(i) SEBI notified the Securities and Exchange Board of India (Mutual Funds) (Amendment) Regulations, 2023 (“Amendment”), on June 27, 2023. The Amendment follows a Consultation Paper on Review of Regulatory Framework for Sponsors of a Mutual Fund, which the SEBI had released on January 13, 2023 (“Consultation Paper”).

(ii) The Amendment strengthens the existing eligibility criteria for sponsors of a mutual fund, which requires sponsors to have vintage in the “business of financial services” (“Original Criteria”), and requires the sponsor to have,

a. a net profit in all of the preceding five years (as opposed to the erstwhile requirement of profit in three out of five years);

b. minimum average net profit of INR 10 crore in preceding five years; and

c. positive “liquid net worth” i.e. (cash, money market instruments, T-Bills and G-Secs), greater than the proposed capital contribution of such sponsor.

(iii) The Amendment also introduces alternate eligibility criteria (“Alternate Criteria”), which allows non-financial services entities and “a private equity fund or a pooled investment vehicle or a pooled investment fund”, to become sponsors, subject to,

a. capital infusion of INR 150 crore into the asset management company (“AMC”);

b. shareholding equivalent to the initial capitalisation of INR 150 crore to be locked-in for a period of five years;

c. appointment of experienced senior management officials, having a combined experience of at least 30 years; and

d. in cases of acquisition of an existing AMC, maintaining liquid net worth equal to the incremental capitalisation to bring the net worth of the AMC to INR 150 crore.

(iv) The Amendment provides a framework for ‘existing’ sponsors to “disassociate” from an AMC, basis conditions to be prescribed by SEBI, and subject to,

a. AMC having diversified shareholding (no single shareholder with more than 10% shareholding); and

b. AMC having 2/3rd independent board of directors (as opposed to the 50% independent board of directors for AMCs with a sponsor).

(v) The Amendment replicates many monitoring and investor protection responsibilities for the board of directors of the AMC, in addition to the trustees.

The amendments in Paragraphs I(ii), (iii) and (iv) above shall come into force on August 1, 2023, in Paragraph I(v) above shall come into force once it is notified by SEBI.

II. Analysis:

(i) Original Criteria:

a. INR 10 crore profit floor may impact smaller players; requirement to maintain positive “liquid net worth” may affect investment strategy at the sponsor level.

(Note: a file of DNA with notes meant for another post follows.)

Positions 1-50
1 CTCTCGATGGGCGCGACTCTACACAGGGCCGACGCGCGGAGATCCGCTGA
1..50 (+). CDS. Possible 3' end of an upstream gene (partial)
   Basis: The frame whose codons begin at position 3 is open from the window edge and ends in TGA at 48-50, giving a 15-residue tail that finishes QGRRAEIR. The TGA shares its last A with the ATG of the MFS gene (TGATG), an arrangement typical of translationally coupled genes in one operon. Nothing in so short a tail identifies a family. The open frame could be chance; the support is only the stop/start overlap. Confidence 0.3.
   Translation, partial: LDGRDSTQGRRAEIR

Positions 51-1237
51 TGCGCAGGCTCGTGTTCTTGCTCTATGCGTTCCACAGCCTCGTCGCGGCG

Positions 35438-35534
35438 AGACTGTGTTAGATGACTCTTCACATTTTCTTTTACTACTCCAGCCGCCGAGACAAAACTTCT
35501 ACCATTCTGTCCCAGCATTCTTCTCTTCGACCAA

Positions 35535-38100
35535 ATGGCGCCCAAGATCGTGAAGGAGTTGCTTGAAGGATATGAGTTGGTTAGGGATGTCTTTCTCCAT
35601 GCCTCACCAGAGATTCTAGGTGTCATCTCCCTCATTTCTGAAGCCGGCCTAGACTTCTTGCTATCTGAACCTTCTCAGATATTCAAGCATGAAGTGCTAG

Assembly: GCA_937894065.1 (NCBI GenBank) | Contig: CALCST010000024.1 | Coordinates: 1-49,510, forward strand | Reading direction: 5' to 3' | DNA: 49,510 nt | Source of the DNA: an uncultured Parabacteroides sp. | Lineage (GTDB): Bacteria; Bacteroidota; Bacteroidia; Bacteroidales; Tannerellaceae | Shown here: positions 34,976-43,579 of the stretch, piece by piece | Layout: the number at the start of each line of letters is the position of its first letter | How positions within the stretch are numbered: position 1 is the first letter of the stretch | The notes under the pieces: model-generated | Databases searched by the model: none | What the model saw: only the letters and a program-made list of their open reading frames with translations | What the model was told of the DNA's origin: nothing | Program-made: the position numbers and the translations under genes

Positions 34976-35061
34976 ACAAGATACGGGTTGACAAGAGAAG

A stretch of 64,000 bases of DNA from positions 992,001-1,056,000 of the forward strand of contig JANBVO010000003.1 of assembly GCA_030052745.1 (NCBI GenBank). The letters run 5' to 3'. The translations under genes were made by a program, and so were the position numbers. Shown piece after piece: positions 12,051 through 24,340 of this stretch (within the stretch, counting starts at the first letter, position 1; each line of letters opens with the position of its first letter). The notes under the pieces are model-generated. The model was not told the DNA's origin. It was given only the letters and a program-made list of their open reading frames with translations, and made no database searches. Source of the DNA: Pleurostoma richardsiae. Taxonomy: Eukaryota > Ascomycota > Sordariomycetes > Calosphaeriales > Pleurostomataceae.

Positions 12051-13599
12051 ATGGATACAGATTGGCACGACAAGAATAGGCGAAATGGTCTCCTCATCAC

b. Given the August 1, 2023 enforcement date for Paragraph I(iii) above, greenfield applications/ brownfield acquisitions currently being contemplated, may be accelerated; but the status of pending sponsor applications with SEBI is unclear.

c. The exemption that had introduced a window for early stage Technology/ FinTech companies to ‘sponsor’ a mutual fund (i.e. by bringing INR 100 crore net worth, if the original criterion of profitability in three out of five years is not met), has been deleted. Loss-making early-stage players who have recently ‘sponsored’ mutual funds, either through fresh applications or acquisition of existing AMCs, will not have this flexibility going forward.

(ii) Alternate Criteria:

a. PE/ VC funds are now permitted to sponsor mutual funds, without support from a strategic player. This is a big move by SEBI.

b. The 40% shareholding lock-in requirement, as contemplated under the Consultation Paper, has been dropped, in favour of a blanket INR 150 crore capitalisation lock-in for five years. This may possibly enable sponsor “disassociation”for high net worth AMCs.  

c. “Sponsor-less” AMCs: Once SEBI prescribes the conditions, as mentioned in Paragraph I(iv) above, when a sponsor’s shareholding falls below 10%, “de-sponsorisation” will now be available (especially for listed AMCs), akin to “de-promoterisation”. Given the onerous ‘sponsor’ compliance requirements, this is a welcome step.

III. Implications:

Strategic InvestorsHigher obligations imposed.  
PE / VC FundsPositive, PE/ VC funds can now ‘sponsor’ MF AMCs.  
Early Stage PlayersAs 3/5 years profitability exemption has been dropped, early stage players would have to explore alternative criteria.

IV. Conclusion:

Mutual Fund sector was the only space which lacked clarity on the status of financial sponsors. These Amendments are a step in the right direction as it will now enable PE/ VC funds to enter the Mutual Fund space as ‘sponsors’, and trigger fresh deal activity.

Fixing of a higher accountability on the board of directors of AMCs will help improve corporate governance standards, thereby benefitting investors/ unitholders.

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On June 15, 2023, Securities and Exchange Board of India [“SEBI”] had released— (i) Master Circular for Investment Advisers; and (ii) Master Circular for Research Analysts.

The Master Circulars serve as comprehensive compilations of all directions issued by SEBI pertaining to Investment Advisers [“IAs”] and Research Analysts [“RAs“]. SEBI’s Master Circulars for IAs and RAs aim to provide easy access to relevant guidelines and promote compliance among IAs and RAs.

Continue Reading FIG Paper No. 22: Decoding SEBI’s Master Circular for Investment Advisers and Research Analysts